Ciciora’s Corner: Walt’s Laws on Ideas
I receive a magazine called “The Bent of Tau Beta Pi”. Tau Beta Pi is an engineering society that exists at engineering schools and strives to raise money for scholarships and to promote engineering education. A “bent” is a wooden structure of heavy timbers that supports a railroad over a gorge. The bent silently bears the load, just as engineers and technicians do in many present day organizations.
For many years, the magazine had a column titled “Lyle’s Laws” which carried interesting musing about the way things work from an engineering perspective. The column no longer exists because the author has retired. Fortunately, Lyle wrote a book based on his columns titled: “Lyle’s Laws, Reflections on Ethics, Engineering, and Everything Else” by Lyle D Feisel. I would recommend that book. It is an interesting read and has food for thought.
These “laws” are not legal nor are they fundamental principles of physics like the speed of light. They are observations of the way things work, more like Moore’s Law.
Gordon Moore of Intel observed that every eighteen to twenty four months, the number of digital transistors on an integrated circuit doubles for a given cost. That’s a general trend that has held up for decades. Sometimes it takes a little longer and sometimes a little less time, but generally, this relationship has held. It’s that kind of law.
I think we all have made observations about how things work, both technically and the way people behave. I’ve sometimes made such pronouncements that my daughter refers to as “dadisms”. Most of these are not original, just adopted from observations others have made. But maybe there’s an original buried in the pile somewhere.
For quite some time, I’ve made observations on ideas and how they occur and how they work.
My “First Law” is: The most important attribute of an idea is whose it is.
You may have noticed this in action. When the boss or the big dog makes a pronouncement, no matter how dumb or off it is, it will get attention.
I once heard a boss referred to as “leaves”. He went beyond “not being able to see the forest for the trees.” He couldn’t even see the trees for the leaves! But as the boss, his ideas had to be explored and even implemented. Most failed, but that was expected. He was involved in the early days of the organization and, as such, gained a position from which no one was able to dislodge him. This remained the case as long as the organization continued to grow rapidly. When growth plateaued, he was given other responsibilities and then quietly disappeared.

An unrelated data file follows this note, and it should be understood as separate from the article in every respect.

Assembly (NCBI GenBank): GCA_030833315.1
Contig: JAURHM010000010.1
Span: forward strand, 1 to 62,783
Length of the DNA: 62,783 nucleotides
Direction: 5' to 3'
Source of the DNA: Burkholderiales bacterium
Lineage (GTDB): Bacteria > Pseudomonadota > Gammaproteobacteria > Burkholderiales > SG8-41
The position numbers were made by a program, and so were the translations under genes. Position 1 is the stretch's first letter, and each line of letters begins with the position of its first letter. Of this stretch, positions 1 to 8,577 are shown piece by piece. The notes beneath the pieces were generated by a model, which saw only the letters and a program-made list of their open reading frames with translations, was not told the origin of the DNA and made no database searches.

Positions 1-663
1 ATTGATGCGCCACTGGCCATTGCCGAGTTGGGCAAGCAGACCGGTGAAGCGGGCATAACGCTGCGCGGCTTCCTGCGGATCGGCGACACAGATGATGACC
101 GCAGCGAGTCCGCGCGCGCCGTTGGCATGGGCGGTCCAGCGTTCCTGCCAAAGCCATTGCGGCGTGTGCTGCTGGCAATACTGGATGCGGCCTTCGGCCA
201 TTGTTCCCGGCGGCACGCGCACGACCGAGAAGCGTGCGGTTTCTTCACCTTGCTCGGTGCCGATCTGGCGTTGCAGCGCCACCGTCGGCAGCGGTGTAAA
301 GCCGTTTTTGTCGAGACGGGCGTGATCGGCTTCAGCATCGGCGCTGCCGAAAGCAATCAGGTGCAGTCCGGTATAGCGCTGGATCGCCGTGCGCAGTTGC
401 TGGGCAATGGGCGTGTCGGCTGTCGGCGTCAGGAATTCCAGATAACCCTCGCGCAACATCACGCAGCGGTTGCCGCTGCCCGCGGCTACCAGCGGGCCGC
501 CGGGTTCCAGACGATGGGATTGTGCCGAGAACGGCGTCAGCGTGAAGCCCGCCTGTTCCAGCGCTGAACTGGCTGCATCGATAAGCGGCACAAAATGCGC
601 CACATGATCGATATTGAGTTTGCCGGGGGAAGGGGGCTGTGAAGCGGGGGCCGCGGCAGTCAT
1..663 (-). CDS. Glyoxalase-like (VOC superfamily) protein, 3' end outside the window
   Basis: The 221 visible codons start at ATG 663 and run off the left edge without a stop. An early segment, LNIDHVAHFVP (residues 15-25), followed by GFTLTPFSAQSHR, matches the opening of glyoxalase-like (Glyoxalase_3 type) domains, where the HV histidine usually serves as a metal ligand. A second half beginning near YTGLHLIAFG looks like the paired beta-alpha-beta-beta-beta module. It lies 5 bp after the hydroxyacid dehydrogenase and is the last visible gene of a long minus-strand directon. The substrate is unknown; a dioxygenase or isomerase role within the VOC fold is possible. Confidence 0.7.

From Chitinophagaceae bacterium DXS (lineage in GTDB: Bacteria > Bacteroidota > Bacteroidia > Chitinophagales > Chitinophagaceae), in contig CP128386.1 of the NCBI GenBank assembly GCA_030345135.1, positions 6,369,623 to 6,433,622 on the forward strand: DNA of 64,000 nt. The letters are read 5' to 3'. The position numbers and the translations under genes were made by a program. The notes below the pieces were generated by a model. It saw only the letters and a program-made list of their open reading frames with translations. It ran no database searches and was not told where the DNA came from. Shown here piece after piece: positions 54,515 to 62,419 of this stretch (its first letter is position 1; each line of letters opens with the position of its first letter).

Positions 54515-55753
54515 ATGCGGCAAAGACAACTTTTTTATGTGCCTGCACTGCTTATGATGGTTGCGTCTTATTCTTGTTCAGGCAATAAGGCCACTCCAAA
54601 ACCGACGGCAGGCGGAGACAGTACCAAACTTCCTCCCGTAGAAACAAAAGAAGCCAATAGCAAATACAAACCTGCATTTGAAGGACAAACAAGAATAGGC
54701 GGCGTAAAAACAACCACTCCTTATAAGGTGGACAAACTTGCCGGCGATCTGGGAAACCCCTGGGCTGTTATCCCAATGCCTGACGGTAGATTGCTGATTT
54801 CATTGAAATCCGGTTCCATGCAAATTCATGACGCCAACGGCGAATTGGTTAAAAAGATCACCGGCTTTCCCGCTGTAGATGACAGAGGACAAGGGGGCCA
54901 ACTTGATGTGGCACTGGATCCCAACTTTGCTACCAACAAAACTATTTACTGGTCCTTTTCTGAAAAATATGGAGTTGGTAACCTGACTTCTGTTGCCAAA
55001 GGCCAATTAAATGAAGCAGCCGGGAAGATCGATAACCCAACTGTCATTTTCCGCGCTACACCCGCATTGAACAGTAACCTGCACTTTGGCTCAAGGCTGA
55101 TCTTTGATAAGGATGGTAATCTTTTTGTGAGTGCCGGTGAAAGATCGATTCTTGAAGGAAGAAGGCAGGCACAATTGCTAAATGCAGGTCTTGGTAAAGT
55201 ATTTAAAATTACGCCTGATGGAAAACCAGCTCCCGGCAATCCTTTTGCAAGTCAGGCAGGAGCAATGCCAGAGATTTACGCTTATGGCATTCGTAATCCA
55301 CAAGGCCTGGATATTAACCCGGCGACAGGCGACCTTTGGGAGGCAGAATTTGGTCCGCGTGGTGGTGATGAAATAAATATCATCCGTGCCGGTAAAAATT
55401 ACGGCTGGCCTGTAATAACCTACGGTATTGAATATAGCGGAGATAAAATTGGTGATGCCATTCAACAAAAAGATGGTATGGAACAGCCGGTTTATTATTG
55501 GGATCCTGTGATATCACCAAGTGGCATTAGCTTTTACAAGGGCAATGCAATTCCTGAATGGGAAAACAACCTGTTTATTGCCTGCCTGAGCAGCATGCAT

A major consequence of the First Law is that management is limited by its own (lack of?) brilliance. Decades ago, a few companies back, the CEO of the company I worked for was truly brilliant. And he knew it. His conviction of his own brilliance meant that he didn’t feel he needed any advice.
This greatly limited the information at his disposal and upon which he made his decisions. The company no longer exists.
My “Second Law” is: It is impossible to tell until much later if the idea is a stroke of genius or the misfire of an idiot.
Years later, all will look back and claim they always knew the idea was brilliant (or stupid as the case may be). Yet most often they were timid in support or opposition at the time the idea was put forth, unless the idea came from the boss. Then it got support. If it fizzled, later it will be ignored if the boss is still around or, if the boss is gone, it will be remembered as one of his many failings.
My “Third Law” is: Ideas come at their own pace and they can’t be forced.
The harder you try to get a new idea, the less likely it will arrive. It seems the best approach is to take your mind off the need for the idea. Sometimes something physical like going for a walk, clearing up the desk, washing the car (even cleaning horse stalls) or some other activity puts the brain in the mode of letting things percolate in the background. Then the idea pops.
Alternatively, a night’s sleep or even an afternoon nap yields results.
My last thought is more of a corollary to the Second Law. If you don’t implement the idea, you will only know if that was a waste of an opportunity or a blessed save from an embarrassing error by seeing if someone else won praise or scorn from the same idea.
Then you will say to yourself, “why didn’t I do that” or “thank my lucky stars I didn’t screw up like that.”